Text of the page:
Gaucho Plus training has finally made its presence in the CTLE at GCC. This is a good thing because there are many confused people on campus. I’ve been running an informal poll asking everyone if they know what Gaucho Plus is. So far my tally is about 29 no to 3 yes. Although all three  yeses have not signed up to use it yet. They’re not sure how. So training is needed. If you’re looking for a recommendation, I highly recommend you attend training and get signed up. It will be worth it in the end.

Screen shot 2013-01-23 at 10.05.33 PMI attended the Gaucho Plus training today, and it was pretty good, but there was surprisingly a lot not on the agenda. I think it’s difficult to train people on how to use Gaucho Plus with out really training them on how to use Google Plus or even explaining what G+ is. It’s like training faculty on how to use the Canvas messaging system, without training them how to use Canvas or even explaining what Canvas is. It didn’t really make sense, especially since every question participants asked dealt with Google Plus, but Mark, our awesome technology trainer, made it work. Read moreRead more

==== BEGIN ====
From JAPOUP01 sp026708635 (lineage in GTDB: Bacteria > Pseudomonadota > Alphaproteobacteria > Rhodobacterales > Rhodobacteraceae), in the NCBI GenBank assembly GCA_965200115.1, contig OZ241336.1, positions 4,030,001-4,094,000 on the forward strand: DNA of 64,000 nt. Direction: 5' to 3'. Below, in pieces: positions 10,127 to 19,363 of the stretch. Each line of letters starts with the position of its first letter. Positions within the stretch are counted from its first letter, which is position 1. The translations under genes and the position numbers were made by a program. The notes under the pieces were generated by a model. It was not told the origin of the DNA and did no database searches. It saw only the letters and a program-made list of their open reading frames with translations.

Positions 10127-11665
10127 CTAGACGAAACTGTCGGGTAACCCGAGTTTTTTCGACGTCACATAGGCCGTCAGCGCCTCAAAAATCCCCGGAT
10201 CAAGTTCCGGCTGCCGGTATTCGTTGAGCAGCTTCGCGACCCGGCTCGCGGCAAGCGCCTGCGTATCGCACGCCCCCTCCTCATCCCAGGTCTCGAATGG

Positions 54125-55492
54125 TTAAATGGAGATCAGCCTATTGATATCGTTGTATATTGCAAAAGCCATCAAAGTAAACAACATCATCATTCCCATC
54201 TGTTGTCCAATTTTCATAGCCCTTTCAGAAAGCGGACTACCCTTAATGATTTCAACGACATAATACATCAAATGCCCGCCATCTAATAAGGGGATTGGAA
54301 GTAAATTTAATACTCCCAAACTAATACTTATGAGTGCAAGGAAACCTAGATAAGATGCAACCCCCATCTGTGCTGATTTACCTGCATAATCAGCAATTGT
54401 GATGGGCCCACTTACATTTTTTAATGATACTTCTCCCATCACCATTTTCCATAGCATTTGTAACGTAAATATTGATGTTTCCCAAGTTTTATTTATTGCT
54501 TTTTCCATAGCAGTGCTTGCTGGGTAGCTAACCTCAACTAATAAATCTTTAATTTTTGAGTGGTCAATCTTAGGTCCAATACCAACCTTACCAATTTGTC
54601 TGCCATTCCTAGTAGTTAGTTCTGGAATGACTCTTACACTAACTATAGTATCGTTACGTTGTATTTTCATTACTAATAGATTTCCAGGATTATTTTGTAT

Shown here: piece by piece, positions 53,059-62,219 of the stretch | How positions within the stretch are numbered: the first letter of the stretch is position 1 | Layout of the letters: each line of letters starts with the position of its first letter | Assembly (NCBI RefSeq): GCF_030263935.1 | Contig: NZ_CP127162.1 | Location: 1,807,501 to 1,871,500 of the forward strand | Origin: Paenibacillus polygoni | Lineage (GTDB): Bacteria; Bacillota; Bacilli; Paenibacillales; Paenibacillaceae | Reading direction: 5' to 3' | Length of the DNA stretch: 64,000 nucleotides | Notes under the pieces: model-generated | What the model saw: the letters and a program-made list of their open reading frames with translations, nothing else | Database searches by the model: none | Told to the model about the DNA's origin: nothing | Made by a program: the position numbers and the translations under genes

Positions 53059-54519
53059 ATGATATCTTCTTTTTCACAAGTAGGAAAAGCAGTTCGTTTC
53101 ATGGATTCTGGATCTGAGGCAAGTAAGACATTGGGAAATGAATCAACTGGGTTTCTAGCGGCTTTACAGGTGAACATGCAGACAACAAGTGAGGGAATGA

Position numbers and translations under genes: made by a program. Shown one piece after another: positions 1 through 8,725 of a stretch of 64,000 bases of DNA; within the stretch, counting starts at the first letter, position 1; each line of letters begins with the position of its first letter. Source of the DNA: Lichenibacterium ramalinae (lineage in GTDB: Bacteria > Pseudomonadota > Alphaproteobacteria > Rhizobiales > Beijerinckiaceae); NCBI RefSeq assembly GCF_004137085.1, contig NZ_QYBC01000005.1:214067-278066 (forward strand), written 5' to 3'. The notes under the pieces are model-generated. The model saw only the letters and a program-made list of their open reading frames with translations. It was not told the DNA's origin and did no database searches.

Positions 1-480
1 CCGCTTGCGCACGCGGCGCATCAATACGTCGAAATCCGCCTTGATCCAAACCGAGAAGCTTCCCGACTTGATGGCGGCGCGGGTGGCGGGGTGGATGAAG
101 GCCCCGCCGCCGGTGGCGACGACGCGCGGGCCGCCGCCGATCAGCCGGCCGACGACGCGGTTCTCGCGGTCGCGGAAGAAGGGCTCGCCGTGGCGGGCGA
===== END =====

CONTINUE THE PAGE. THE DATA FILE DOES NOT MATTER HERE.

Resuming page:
15
Jan

Is Anyone Else Confused by Google+ Gaucho Plus at GCC

gauchoplusConfused may not be the appropriate word, but I’m still trying to figure out . It’s strange. I’m following with my personal Gmail account on G+, but I get a digest of posts to my work Gmail account which doesn’t have G+ turned on. When I click the links in the digest, I get to Groups with no group because it’s my personal Gmail and not work. So it seems like it’s really just a Google Group and not G+ at all.

In addition, I hate digests in email. I have to deal with this with my Google Reader RSS feeds. The G+ digest only gives you a headline of the post and not the whole post, so I have to click through, which by the time I actually get to the news, I’m over it. I click the headline (1 click) and it scoots me down the page in the email where I get one sentence that says “So in So shared a post with you” and a More link. I click the More link (2nd click), and the post opens in a Google Groups window, but only after I go through the trouble of switching from personal Gmail Groups to work Gmail Groups. But that’s my problem for having a personal account. At the end of the post in Groups there is a pretty View Post button, so finally I’m going to get to G+, which is what I thought the point was. Read moreRead more